"Well," he explained without hesitation, "I used to have autism when I was little, and social situations were really hard for me. I mean, really hard. I felt everyone's feelings and couldn't handle it, it hurt to be so confused and caring, so I just tried to avoid it. It was really hard." 

I continued to pretend to be working on my computer as he sighed and sacrificed a moment, offering silence in honor of the memory. The woman on the other line waited for my son to complete his answer.

He began again with enthusiasm. "But then I discovered video games and I practiced being social with characters. I felt the feelings still, but I felt like I had a different kind of control in there, I was more able to try new things because video games gave me a sense of purpose - you know, missions and stuff - but they also gave me room to figure out social skills. My empathy could cause fear and hurt for me in video games too, but I handled it better and found ways to take action better. You know, because it was a game. And then I practiced what I learned in the games with my friends at school. It took a lot of years but now I'm way better with my social skills and social stuff in general. And I still use games when I need to find that balance again. If I could give that kind of acceptance and place to learn confidence to even just one other person struggling to feel comfortable with the world, if I could do that for just one other person, creating video games would be worth it."

I couldn't hear what the woman on the other end of the line was saying in response to his explation because I moved into the other room and closed my eyes and felt feelings. 

Hugs, smiles, and love!!!
Autism Answers with Tsara Shelton (Facebook) 

RANDOM INSIDER ADDITION: As Declyn's mom I feel qualified to tell you that his story, his explation of learning social skills with the help of video games, is true. But also, it isn't. At least, it isn't the whole truth. I mean, yes, he did use the games in the way described, but he also used them to meet fellow gamers in the non-virtual world. He also had brothers to practice social skills and gaming with. He also had me, encouraging and allowing and guiding and helping him choose specific games. He also had other interests and skills that helped. I know you already understand that there is always much more to any story, but I wanted to take the time to add this addendum anyway because so many of our kids are attracted to video games. We can use them as a tool, but it takes purpose and work. Declyn did the work. With a little help from his environment, a few mistakes along the way, and then reframing, regrouping, and remembering the goal, he did the work of using video games well. I think it's of value to keep that in mind. Regardless of our passions, they can be explored and taken advantage of in healthy ways but they can also trap us in less than healthy, even dangerous, ways. It's of value to keep this in mind when we allow ourselves and our loved ones freedom with our interests and passions. Let's keep an eye on a healthy goal.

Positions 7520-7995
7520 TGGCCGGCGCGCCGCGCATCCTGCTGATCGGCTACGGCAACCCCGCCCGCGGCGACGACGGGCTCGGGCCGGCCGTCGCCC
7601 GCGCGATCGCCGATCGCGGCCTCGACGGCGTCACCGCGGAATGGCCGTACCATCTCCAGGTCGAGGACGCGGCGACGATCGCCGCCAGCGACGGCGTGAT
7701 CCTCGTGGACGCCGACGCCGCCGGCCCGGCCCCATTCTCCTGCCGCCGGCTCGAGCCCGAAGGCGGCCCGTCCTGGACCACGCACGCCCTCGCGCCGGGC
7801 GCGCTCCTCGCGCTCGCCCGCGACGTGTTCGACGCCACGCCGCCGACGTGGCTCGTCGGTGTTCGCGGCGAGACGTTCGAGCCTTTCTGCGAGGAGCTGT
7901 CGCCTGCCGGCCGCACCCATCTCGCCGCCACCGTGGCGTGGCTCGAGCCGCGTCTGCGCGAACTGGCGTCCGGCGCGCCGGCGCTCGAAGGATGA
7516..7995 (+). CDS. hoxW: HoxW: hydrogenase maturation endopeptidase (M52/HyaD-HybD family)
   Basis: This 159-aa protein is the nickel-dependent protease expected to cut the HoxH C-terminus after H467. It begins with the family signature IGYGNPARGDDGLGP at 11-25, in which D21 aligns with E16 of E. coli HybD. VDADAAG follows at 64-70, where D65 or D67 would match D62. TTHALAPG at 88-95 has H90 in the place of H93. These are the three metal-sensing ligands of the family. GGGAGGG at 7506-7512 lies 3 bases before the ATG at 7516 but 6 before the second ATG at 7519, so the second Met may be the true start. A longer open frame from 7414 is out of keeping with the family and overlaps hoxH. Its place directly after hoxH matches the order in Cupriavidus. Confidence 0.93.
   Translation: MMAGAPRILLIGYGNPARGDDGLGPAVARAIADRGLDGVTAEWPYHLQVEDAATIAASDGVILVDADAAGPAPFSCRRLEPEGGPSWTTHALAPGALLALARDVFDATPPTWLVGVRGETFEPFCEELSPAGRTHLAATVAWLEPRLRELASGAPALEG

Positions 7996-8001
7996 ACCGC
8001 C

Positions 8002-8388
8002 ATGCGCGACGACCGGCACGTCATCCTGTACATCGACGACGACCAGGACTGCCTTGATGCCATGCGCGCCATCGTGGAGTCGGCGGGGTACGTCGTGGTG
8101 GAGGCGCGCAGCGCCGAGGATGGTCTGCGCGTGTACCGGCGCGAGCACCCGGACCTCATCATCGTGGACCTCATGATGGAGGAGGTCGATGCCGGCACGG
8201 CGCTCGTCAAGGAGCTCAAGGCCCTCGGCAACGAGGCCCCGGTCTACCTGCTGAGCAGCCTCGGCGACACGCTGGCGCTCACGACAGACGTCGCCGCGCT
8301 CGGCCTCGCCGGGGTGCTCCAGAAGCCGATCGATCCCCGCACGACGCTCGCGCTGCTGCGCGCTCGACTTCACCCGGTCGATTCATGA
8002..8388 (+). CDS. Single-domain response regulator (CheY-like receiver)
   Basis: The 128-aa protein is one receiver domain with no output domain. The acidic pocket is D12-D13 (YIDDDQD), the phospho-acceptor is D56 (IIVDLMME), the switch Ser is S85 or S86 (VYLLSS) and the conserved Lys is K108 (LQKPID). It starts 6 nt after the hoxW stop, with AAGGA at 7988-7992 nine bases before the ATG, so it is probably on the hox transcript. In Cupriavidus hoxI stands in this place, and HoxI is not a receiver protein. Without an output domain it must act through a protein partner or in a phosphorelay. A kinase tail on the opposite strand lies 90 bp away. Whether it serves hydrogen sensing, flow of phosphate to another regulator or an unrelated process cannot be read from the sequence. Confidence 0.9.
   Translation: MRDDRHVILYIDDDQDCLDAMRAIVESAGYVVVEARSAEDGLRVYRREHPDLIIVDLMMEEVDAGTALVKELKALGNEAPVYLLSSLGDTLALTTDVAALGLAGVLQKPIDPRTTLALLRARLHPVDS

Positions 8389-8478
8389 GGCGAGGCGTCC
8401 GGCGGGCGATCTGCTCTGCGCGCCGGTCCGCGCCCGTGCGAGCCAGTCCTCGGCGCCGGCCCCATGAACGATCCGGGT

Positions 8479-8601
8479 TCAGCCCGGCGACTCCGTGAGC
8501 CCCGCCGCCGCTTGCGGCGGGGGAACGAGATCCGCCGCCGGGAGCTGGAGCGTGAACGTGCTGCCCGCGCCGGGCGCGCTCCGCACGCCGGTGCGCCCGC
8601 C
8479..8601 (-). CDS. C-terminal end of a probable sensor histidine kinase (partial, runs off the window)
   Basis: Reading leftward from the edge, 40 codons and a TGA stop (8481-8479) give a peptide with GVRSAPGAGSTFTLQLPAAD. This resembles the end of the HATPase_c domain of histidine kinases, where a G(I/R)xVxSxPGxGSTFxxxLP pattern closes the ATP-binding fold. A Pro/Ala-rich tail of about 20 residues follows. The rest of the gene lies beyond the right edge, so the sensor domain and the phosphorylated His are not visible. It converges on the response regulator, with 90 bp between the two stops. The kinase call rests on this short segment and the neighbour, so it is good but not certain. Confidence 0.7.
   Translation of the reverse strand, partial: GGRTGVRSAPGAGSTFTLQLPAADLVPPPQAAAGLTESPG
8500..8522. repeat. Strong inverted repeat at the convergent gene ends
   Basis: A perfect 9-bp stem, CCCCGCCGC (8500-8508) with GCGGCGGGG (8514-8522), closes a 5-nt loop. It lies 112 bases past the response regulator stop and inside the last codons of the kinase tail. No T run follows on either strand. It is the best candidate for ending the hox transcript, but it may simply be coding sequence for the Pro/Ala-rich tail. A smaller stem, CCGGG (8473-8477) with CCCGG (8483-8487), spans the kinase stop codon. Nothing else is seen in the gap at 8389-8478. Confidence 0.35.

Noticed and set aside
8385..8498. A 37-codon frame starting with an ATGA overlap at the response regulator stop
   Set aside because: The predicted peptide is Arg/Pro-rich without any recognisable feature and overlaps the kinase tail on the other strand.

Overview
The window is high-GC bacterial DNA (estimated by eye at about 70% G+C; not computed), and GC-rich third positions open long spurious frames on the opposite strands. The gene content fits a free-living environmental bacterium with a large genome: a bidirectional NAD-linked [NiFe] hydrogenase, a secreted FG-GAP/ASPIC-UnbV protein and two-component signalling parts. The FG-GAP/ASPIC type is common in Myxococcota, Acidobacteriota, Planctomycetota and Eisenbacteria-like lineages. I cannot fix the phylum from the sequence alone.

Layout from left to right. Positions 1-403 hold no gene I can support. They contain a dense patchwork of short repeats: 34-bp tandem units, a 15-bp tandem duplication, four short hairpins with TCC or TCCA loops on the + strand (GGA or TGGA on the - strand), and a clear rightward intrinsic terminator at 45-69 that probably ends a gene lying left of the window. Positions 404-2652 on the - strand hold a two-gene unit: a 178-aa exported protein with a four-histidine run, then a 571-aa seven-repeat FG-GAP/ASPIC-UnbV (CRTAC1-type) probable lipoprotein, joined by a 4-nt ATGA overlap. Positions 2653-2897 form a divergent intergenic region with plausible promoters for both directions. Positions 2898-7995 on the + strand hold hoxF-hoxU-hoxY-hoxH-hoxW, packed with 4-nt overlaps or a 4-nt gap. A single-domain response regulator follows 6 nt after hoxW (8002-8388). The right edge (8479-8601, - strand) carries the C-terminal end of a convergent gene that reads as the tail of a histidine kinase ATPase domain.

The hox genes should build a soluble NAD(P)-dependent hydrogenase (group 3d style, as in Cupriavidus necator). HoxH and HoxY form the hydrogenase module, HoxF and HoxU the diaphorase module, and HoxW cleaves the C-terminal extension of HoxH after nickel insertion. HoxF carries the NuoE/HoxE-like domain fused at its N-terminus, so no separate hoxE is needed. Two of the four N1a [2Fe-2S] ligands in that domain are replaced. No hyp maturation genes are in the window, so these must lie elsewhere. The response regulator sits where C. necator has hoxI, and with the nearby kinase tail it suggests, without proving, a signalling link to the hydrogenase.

BONUS RANDOM ADDITION: My son is seriously interested in that college he was talking to, it's one of his top picks, and we're going to an open house on Saturday.  
_______________________________________

I'd love to share more of our journey with you! As a mom, sibling, and daughter of autism I have learned and grown so much. Feel free to bounce around my blog, read posts that interest you, or purchase my book, Spinning In Circles And Learning From Myself: A Collection Of Stories That Slowly Grow Up wherein I have gathered a few of my favorites that I feel example and explore (candidly, so you'll go to some uncomfortable places with me) life lessons, hurt, mistakes, and most importantly, insistant joy, thoughtful answers, and intentional storytelling. Have a peek at the customer reviews on Amazon to learn what others are saying about the stories. So far, it's been spectacularly rewarding and humbling! 

Happy reading!
~Tsara 

Saturday, September 9, 2017

Autism Answer: When Leadership Is Thrust Upon You, Learn


Me graduating kindergarten
"Tsara is thoughtful and quiet. I enjoyed having her in my class." ~Elementary School Teachers
I am naturally nervous with attention from people I have been taught, or I have chosen to learn, to consider more-than-my-equal. And so I quickly learned to stay quiet, be polite, and do as asked around adults or people with some sort of authority, real or imagined. That is why teachers always loved having me in their class. Until they didn't. Because I could only keep up the kind, quiet, do what they say with no questions asked charade for so long. 

Eventually (in my early teens) I felt a growing understanding that what I wanted and who I was mattered equally to what they wanted and who they were. But I was at a loss at how to make this shift. So I became moody and withdrawn (around adults and teachers that is, I was quite an obnoxious flirt with my friends!) until I became gone. Skipping class was my M.O. 

I tell you this only to help you understand just how improbable it always was that I would step into any leadership role. 

But as the oldest sister of a wildly weird rag-tag bunch of kids, labels of the professional kind and of the thrown-at-you-by uncomfortable peers and nosy inconvenienced neighbors kind, I found myself slowly (and reluctantly) advocating, explaining, and exampling the need for understanding, kindness, and expectations. 

In other words, I became a leader. 

My story, of course, is not unique or unfamiliar. Some people (like my mom) are born with a clear vision of how they want the world to behave and jump up on the nearest soap-box to preach, teach, and even beg. But many of us are more comfortable in an audience; in almost any audience at first. 

As we grow to know ourselves better we begin to be purposeful when choosing in what audience we are comfortable being. But still, audience. I am an assistant at heart but I have learned to assist only those I believe in assisting; those that help me connect with myself and my desire to play a purposeful role in the world.